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The Fatherhood Development Curriculum - National Partnership for ...

By Richard Lopez,2014-04-29 19:15
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The Fatherhood Development Curriculum - National Partnership for ...for,the,The,For

    The National Partnership for Community Leadership (NPCL) Strengthening Organizations to Serve People and Communities for the Future 1875 I Street, NW • Suite 500 • Washington, DC 20006 • 202-429-2027 • fax: 202-429-2028 •

     www.npclstrongfamilies.com

    Description/Breakdown of Curriculum provided by Dr. Jeffery M. Johnson, President, NPCL, Author, the Fatherhood Development Curriculum

    FATHERHOOD DEVELOPMENT CURRICULUM

    Building Strong Families: Expanding Services to Work with Men and Fathers The NPCL Fatherhood Development Curriculum has the distinction of being the only

    fatherhood curriculum recommended and used in four national demonstration projects targeting fathers from diverse backgrounds. They include the Young Unwed Fathers Pilot Project; Parent’s Fair Share; The Partners for Fragile Families Site Demonstration; and The Fathers at Work Demonstration. In total, these demonstration sites represented 40 communities nationwide. In each of the four evaluation reports, the peer support component, which utilized the Fatherhood Development Curriculum, was consistently identified as “the glue” that

    holds the program together. When, combined with support services such as employment, education, health, and housing, the Fatherhood Development

    Curriculum provides the foundation for an effective program working with men and fathers. The Fatherhood Development Curriculum is based on real

    experiences and challenges of fathers in fragile family settings. Through 25 streetwise group discussion sessions, the curriculum offers practitioners a field-tested guide to working with fathers in providing support, information and motivation in areas of life skills, parenthood, relationships (including marriage and team parenting), and health. The Fatherhood Development Curriculum also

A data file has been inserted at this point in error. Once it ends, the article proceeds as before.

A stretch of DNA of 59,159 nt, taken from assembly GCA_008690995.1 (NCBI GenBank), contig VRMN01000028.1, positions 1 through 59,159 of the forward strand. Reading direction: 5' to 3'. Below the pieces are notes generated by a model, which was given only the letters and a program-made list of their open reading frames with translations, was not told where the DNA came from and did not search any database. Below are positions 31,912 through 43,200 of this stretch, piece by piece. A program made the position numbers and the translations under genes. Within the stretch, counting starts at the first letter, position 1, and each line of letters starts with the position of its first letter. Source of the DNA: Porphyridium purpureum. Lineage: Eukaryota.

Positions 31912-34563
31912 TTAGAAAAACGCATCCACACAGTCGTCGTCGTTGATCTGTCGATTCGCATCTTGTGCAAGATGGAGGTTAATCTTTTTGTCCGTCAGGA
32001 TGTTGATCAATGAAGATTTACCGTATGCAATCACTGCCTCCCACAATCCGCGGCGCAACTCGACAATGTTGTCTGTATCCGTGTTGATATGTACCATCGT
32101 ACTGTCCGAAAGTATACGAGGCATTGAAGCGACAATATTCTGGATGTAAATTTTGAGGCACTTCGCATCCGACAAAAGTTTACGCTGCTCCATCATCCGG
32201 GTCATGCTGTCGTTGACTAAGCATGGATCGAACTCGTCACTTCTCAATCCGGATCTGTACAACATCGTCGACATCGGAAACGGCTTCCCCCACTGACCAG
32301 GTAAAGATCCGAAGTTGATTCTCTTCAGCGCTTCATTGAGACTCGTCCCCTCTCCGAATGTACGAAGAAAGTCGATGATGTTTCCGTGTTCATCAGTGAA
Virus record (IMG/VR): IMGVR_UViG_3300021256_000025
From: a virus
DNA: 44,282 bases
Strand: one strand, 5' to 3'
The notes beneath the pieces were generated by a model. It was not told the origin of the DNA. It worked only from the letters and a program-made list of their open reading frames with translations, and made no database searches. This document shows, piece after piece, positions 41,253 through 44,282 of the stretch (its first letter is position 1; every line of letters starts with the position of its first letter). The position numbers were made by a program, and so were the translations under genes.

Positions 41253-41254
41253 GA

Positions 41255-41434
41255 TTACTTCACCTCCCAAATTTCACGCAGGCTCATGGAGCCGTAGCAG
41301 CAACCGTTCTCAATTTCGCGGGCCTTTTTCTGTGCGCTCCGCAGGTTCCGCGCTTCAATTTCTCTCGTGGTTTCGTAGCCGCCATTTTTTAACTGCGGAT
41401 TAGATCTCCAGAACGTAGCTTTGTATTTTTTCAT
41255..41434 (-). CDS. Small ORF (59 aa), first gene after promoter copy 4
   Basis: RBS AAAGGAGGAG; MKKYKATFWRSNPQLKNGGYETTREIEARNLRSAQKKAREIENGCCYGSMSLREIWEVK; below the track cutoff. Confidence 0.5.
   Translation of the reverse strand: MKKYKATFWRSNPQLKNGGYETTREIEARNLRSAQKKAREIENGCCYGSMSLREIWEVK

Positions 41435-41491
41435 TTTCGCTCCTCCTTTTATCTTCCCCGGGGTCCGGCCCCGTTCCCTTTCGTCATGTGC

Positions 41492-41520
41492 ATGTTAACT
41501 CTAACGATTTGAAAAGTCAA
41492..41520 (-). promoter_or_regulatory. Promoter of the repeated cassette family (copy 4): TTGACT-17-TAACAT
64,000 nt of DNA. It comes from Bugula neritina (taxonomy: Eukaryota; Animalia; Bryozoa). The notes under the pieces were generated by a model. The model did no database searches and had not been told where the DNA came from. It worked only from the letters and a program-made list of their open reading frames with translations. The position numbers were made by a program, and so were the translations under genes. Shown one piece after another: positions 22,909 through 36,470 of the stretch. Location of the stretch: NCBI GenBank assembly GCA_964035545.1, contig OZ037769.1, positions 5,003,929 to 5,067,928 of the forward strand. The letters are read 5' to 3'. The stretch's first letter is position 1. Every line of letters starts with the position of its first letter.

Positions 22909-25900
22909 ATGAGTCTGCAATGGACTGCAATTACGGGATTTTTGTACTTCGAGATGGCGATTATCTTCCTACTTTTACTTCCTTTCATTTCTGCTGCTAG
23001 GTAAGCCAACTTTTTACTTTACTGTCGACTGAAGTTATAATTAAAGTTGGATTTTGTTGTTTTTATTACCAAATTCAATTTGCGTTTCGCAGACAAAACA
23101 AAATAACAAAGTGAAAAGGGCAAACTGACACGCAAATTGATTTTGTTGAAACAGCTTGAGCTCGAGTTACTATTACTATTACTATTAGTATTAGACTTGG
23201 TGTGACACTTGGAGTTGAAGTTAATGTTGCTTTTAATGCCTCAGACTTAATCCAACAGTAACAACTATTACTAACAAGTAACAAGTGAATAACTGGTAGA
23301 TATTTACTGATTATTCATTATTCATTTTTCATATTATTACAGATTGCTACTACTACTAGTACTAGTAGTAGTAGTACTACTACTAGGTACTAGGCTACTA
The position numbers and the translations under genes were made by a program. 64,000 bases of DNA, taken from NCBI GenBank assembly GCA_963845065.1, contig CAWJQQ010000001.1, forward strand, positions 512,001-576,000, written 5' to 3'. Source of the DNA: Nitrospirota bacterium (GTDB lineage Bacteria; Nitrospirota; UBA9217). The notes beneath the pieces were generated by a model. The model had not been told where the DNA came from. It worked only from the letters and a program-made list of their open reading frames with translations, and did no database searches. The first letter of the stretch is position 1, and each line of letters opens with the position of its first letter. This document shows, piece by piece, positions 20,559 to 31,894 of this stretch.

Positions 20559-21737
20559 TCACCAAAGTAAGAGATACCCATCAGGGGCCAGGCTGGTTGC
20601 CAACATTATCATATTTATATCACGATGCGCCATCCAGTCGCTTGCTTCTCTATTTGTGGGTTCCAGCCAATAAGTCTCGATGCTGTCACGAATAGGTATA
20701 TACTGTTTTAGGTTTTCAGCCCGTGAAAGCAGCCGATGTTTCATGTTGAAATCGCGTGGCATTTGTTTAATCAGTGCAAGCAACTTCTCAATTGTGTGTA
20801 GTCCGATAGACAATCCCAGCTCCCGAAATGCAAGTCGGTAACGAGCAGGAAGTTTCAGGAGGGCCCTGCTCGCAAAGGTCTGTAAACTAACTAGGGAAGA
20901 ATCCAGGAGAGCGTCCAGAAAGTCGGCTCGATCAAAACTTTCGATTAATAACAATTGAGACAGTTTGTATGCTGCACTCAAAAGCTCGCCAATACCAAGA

offers a methodology for training and learning, and assessment tools. If your agency or program is grappling with how to recruit and engage men, and want more knowledge on how to create an environment that is conducive to both men and women, then the NPCL skill building workshop is what you need.

The Fatherhood Development Curriculum is based on real experiences and

    challenges of fathers in fragile family settings. Through 25 streetwise group discussion sessions, the curriculum offers practitioners a field-tested guide to working with fathers in providing support, information and motivation in areas of life skills, parenthood, relationships (including marriage and team parenting),

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    and health. The curriculum also offers a methodology for training and learning, and assessment tools.

The 25 sessions of The Fatherhood Development Curriculum are organized

    around five areas of content, as follows:

Module I: Personal Development. This Module begins with team-building

    activities and continues with discussions of values, manhood and self-sufficiency. Fathers are encouraged to consider their own values and how they communicate them to their children; messages that society and their own families send them about what it means to be a man and a father; and how close they are to being able to take care of themselves and their children independently.

Module II: Life Skills. This Module includes skill-building sessions on

    communication, decision-making, dealing with stress, and coping with discrimination. A key theme here is that the ability of individuals to live satisfying, productive lives depends largely on their effectiveness as communicators and decision-makers.

Module III: Responsible Fatherhood (Working with Men on Parenting Skills).

    This Module is the heart of the curriculum, focusing on the important role that fathers play in the lives of their children. Topics covered include the roles and responsibilities of fatherhood, the impact fathers have on the way their children develop, what to expect from children at different stages of development, how to have a positive influence on children, how to handle the daily needs of children, and how to discipline children in an effective way. There is also a session that explains how the child support enforcement system works, and provides a forum for developing strategies to successfully navigate the system.

    Module IV: Relationship Skills (Working with Men and Fathers, Relationship Skills for Healthy Marriage and Team Parenting). This Module further

    explores ways to communicate effectively, and considers differences in male and female styles of communication; how to have a more positive relationship with the child’s mother, exploring marriage, team parenting, how to manage anger, resolve conflicts and negotiate successful relationships.

Module V: Health and Sexuality. This Module emphasizes awareness of

    potential health problems, suggests ways to take charge of one’s own health,

    replaces myths that men may hold about sexuality and substance abuse with facts, and provides skills for reducing sexual risks.

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